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Proper use of proton pump inhibitors

     The Department of Health (DH) today (May 26) drew the publics attention to the possible increased risk of fractures of the hip, wrist and spine with high doses or long-term use of a class of medications called proton pump inhibitors, which are used in the treatment of conditions such as gastroesophageal reflux disease, stomach and small intestine ulcers and inflammation of the esophagus.

     Through the DH's drug surveillance scheme, DH noted that the United States Food and Drug Administration (USFDA) issued a warning to consumers and healthcare professionals on May 25 (US time) about a possible increased risk of bone fractures with high doses or long-term use of proton pump inhibitors. Changes in the product labels is required to describe this possible increased risk.

     Epidemiology studies reviewed by the USFDA suggest a possible increased risk of fractures of the hip, wrist and spine in patients using proton pump inhibitors for one year or longer, or at high doses. The majority of the studies evaluated individuals 50 years of age or older and the increased risk of fracture primarily was observed in this age group.

     In Hong Kong, a total of 129 products containing proton pump inhibitors, including omeprazole, lansoprazole, pantoprazole, rabeprazole and esoprazole, are registered with the Pharmacy and Poisons Board (PPB).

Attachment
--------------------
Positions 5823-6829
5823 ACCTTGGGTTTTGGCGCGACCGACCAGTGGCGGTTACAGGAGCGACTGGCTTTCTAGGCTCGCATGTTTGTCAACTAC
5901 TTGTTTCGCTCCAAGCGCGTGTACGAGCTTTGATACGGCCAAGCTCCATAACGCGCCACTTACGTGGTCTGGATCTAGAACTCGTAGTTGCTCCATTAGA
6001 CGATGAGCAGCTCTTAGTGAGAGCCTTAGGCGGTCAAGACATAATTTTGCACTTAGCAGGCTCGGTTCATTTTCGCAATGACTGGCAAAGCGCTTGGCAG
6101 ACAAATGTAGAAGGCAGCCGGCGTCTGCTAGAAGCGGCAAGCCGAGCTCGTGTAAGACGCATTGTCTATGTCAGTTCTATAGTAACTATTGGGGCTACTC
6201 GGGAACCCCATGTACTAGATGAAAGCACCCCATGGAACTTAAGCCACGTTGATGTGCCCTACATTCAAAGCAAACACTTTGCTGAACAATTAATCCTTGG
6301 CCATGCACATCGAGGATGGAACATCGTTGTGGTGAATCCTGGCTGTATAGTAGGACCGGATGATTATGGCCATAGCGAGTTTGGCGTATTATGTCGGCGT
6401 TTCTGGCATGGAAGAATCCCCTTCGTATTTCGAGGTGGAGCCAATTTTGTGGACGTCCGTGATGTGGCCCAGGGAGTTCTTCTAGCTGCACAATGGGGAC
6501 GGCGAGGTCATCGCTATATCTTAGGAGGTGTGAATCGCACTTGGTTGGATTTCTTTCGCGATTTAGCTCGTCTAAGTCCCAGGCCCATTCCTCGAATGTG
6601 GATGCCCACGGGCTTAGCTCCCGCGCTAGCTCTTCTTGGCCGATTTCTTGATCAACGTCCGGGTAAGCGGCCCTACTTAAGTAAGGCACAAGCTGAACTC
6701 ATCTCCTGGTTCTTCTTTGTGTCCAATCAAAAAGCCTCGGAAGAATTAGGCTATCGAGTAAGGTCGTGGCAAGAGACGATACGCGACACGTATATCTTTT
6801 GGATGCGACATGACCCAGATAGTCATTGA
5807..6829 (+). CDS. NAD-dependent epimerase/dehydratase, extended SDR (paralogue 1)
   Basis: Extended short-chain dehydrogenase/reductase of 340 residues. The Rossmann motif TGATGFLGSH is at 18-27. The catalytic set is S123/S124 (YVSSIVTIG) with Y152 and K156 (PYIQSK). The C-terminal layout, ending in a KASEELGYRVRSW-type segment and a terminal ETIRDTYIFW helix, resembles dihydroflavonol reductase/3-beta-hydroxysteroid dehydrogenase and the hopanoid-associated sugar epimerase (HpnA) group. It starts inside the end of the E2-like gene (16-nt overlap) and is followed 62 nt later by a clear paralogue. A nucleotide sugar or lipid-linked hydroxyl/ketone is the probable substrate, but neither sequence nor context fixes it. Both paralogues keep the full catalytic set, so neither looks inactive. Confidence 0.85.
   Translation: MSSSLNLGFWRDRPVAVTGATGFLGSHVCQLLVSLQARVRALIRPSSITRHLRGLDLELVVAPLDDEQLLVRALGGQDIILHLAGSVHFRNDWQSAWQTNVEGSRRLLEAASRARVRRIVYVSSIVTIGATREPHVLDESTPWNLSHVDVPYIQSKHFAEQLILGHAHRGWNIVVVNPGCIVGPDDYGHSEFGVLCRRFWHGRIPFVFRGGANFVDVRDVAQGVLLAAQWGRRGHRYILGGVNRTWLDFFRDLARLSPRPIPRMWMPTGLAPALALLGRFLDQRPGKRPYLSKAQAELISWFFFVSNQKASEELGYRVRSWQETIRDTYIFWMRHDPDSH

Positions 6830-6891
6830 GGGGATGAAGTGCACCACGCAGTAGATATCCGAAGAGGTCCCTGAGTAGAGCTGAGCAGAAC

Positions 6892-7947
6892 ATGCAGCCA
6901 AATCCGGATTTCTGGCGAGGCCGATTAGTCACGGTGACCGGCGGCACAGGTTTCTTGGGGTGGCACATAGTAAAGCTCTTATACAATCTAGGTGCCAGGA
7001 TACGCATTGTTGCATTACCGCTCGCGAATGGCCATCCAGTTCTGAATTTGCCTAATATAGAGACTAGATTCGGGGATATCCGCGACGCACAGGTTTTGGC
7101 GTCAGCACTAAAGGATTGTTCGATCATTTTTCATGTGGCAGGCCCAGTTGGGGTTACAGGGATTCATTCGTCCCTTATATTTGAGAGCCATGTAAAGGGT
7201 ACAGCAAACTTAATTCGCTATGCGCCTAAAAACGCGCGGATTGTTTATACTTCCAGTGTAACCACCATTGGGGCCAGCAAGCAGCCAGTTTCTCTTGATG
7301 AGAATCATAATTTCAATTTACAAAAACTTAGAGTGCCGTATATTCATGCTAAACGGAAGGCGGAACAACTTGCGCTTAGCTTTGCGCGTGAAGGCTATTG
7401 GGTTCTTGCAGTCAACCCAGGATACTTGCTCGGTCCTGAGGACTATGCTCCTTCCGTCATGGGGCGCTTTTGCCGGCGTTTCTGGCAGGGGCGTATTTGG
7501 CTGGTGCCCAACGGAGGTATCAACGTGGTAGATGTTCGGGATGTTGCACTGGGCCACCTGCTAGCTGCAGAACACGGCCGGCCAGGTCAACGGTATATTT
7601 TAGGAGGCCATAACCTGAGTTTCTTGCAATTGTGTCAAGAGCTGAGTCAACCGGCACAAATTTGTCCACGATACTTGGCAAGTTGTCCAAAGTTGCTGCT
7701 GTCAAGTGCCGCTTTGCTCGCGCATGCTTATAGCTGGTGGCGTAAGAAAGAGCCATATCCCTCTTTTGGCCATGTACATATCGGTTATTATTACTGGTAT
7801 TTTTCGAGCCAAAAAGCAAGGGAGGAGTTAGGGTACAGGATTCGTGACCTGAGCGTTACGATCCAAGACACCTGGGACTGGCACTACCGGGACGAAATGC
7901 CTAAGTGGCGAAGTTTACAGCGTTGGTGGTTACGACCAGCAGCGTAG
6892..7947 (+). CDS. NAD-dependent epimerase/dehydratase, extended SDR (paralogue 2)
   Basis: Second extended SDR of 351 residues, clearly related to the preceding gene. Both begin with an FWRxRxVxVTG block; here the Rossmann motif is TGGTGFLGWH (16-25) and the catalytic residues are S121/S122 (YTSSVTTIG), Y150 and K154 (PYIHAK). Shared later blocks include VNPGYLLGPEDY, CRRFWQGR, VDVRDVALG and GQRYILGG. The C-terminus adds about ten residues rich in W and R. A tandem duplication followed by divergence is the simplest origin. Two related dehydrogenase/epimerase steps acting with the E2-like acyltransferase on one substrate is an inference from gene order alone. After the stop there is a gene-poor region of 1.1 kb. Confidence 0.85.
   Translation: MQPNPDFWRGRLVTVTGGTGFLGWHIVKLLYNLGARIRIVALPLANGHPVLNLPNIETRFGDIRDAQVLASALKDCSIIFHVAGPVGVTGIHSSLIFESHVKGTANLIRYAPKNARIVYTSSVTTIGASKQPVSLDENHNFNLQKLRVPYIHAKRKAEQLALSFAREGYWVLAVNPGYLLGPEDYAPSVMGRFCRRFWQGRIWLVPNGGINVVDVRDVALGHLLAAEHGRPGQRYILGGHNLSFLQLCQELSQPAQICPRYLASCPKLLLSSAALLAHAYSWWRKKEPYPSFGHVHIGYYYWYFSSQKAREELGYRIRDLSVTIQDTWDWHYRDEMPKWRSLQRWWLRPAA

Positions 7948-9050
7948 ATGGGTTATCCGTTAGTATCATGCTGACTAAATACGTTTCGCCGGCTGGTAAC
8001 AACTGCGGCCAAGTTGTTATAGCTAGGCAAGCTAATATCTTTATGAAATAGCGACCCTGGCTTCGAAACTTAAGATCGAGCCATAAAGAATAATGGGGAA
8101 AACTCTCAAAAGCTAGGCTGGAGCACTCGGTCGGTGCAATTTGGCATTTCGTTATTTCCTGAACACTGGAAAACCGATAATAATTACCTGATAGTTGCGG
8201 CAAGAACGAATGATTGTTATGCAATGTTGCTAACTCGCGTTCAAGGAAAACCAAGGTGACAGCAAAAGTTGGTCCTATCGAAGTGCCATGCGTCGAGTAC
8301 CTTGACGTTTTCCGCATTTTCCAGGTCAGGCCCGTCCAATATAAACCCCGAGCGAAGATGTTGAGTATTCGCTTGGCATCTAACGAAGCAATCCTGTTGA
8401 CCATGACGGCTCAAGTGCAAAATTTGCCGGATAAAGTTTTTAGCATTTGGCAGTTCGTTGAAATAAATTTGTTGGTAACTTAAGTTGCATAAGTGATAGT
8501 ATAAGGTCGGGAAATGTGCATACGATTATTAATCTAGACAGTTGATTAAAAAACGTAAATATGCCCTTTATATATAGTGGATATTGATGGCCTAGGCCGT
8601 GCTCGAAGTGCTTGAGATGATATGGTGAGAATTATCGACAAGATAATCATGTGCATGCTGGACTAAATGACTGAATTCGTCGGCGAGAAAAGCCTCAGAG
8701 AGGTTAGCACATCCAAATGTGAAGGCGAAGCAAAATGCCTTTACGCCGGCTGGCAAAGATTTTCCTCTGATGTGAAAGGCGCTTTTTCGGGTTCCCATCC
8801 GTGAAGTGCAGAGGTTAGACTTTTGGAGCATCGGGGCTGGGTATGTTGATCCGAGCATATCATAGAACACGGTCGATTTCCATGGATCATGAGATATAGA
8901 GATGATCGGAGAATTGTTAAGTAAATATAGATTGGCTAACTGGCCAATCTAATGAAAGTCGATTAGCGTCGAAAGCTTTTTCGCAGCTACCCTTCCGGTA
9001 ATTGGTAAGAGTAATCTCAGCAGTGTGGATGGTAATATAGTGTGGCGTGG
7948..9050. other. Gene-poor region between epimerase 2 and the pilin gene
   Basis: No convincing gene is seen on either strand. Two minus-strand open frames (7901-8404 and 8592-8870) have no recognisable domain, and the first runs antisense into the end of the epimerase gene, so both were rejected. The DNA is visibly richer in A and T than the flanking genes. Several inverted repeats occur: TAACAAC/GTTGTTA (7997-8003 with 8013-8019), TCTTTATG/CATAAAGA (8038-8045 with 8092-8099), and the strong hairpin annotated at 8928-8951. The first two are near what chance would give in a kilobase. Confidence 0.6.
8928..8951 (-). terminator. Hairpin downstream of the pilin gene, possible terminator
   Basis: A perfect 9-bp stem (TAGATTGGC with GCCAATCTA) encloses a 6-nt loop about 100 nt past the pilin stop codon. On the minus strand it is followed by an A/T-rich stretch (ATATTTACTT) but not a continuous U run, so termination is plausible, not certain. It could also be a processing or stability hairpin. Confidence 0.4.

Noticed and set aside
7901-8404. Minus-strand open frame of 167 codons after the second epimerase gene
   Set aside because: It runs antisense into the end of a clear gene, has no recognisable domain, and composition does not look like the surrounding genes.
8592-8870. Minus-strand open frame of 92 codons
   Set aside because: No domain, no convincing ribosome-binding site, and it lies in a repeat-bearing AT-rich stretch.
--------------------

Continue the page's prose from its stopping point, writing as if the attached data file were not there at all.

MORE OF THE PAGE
Preparations containing lansoprazole, pantoprazole, rabeprazole and esoprazole can only be sold on a doctor's prescription and dispensed under the supervision of a pharmacist; whereas preparations containing omeprazole can be sold under the supervision of a pharmacist.

     The surveillance finding has already been referred to the Registration Committee of the PPB which will review the registration requirements for proton pump inhibitors in its next meeting.

     Healthcare professionals and consumers should weigh the known benefits against the potential risks of proton pump inhibitors when determining if these medications are appropriate for treatment. Consumers also should talk with their healthcare professional about any concerns.

Ends/Wednesday, May 26, 2010
Issued at HKT 20:00


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